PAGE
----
Further information on research design is available in the Nature Research Reporting Summary linked to this article.
Raw and analyzed ATAC-seq, RNA-seq, and scRNA-seq data generated in this study are available through the Gene Expression Omnibus under the GEO accession numbers GSE177055, GSE181508, and GSE187333, respectively. The mass spectrometry proteomics data have been deposited to the ProteomeXchange Consortium via the PRIDE partner repository with the dataset identifier PXD033847 and https://doi.org/10.6019/PXD033847. All data supporting the findings described in the manuscript are available in the article and in the supplementary information, and from the corresponding author upon reasonable request. Source data are provided with this paper.
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We thank Dr. Derek Radisky (Mayo Clinic) for kindly providing Col1α1-GFP transgenic mice, Mrunal K. Dehankar (Mayo Clinic), and Tianmu Hu (Boston University) for supporting bioinformatics analysis, Dr. Tamas Ordog and Dr. Jeong-Heon Lee (Mayo Clinic) for thoughtful insights on processing samples for ATAC-seq, and Dr. Akhilesh Pandey, Dr. Cristine M. Charlesworth, and Benjamin C. Brown (Mayo Clinic) for supporting proteomic analysis. We gratefully acknowledge the support of this work by the National Institutes of Health (NIH) grants HL142596 (G.L.), HL158733 (G.L.), HL150638 (M.T.), AR060780 (M.T.), HL092961 (D.J.T.), HL105355 (P.A.L. and D.L.J.), HL007035 (T.X.P.), the American Lung Association Dalsemer Award (N.C.), and the Boehringer Ingelheim Discovery Award IPF/ILD (N.C.).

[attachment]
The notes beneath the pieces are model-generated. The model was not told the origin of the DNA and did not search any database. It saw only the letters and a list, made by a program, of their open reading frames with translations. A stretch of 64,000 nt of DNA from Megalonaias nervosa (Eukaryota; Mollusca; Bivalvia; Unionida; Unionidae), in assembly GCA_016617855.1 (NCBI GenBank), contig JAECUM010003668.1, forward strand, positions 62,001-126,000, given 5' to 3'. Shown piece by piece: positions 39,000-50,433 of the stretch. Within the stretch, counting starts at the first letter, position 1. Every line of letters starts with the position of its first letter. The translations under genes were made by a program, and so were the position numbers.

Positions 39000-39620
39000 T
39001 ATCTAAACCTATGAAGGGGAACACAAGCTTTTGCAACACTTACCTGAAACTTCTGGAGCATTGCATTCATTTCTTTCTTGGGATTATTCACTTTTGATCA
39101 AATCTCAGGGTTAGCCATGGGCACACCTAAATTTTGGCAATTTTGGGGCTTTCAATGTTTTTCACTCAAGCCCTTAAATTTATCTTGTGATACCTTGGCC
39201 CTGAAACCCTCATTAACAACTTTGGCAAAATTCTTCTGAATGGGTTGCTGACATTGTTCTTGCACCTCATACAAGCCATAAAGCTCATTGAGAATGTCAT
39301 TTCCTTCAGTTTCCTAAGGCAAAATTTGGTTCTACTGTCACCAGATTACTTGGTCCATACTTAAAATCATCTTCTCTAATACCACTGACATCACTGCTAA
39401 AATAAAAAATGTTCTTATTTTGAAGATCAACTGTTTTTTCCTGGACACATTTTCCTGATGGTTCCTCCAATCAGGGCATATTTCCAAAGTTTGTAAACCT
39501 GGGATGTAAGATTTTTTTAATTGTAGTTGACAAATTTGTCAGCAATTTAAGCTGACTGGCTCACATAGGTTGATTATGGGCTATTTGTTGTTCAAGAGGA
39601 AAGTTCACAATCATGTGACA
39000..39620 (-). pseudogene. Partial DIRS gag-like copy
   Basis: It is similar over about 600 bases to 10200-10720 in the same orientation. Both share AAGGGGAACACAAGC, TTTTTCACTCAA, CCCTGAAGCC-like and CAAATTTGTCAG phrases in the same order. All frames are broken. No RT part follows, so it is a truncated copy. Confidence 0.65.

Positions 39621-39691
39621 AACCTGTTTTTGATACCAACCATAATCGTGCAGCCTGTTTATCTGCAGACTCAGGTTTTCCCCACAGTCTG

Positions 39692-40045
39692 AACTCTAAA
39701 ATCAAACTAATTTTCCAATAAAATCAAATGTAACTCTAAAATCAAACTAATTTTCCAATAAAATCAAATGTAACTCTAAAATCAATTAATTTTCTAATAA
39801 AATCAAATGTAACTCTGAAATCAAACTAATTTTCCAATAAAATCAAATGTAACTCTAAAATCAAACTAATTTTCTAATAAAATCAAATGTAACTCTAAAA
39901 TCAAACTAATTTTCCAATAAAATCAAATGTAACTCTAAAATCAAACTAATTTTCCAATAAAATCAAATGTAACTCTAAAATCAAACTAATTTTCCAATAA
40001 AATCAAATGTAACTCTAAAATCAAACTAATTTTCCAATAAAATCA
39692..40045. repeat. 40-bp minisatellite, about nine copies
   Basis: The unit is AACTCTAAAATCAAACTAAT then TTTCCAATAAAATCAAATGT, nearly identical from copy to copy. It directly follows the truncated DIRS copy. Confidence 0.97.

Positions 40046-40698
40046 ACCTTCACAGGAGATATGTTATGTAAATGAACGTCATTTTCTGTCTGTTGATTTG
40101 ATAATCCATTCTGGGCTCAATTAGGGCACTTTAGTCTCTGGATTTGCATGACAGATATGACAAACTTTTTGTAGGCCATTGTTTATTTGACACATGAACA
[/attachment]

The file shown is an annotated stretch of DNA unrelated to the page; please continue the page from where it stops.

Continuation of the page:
The authors declare no competing interests.
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Caporarello, N., Lee, J., Pham, T.X. et al. Dysfunctional ERG signaling drives pulmonary vascular aging and persistent fibrosis. Nat Commun 13, 4170 (2022). https://doi.org/10.1038/s41467-022-31890-4